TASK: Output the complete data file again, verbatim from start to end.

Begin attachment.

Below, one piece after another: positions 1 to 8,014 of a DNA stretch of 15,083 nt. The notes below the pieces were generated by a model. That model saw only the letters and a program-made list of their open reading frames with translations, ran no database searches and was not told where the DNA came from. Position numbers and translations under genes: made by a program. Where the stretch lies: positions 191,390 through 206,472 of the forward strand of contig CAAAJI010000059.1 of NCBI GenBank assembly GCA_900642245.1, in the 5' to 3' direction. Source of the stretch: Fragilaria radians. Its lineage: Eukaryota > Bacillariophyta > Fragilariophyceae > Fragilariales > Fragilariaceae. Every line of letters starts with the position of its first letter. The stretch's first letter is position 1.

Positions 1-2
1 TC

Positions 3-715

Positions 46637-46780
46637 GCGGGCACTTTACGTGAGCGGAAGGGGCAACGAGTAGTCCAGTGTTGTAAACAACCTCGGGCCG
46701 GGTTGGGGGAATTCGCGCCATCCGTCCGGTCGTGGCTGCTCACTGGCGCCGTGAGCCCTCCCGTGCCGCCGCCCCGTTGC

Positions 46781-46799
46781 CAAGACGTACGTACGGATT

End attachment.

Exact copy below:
Below, one piece after another: positions 1 to 8,014 of a DNA stretch of 15,083 nt. The notes below the pieces were generated by a model. That model saw only the letters and a program-made list of their open reading frames with translations, ran no database searches and was not told where the DNA came from. Position numbers and translations under genes: made by a program. Where the stretch lies: positions 191,390 through 206,472 of the forward strand of contig CAAAJI010000059.1 of NCBI GenBank assembly GCA_900642245.1, in the 5' to 3' direction. Source of the stretch: Fragilaria radians. Its lineage: Eukaryota > Bacillariophyta > Fragilariophyceae > Fragilariales > Fragilariaceae. Every line of letters starts with the position of its first letter. The stretch's first letter is position 1.

Positions 1-2
1 TC

Positions 3-715

Positions 46637-46780
46637 GCGGGCACTTTACGTGAGCGGAAGGGGCAACGAGTAGTCCAGTGTTGTAAACAACCTCGGGCCG
46701 GGTTGGGGGAATTCGCGCCATCCGTCCGGTCGTGGCTGCTCACTGGCGCCGTGAGCCCTCCCGTGCCGCCGCCCCGTTGC

Positions 46781-46799
46781 CAAGACGTACGTACGGATT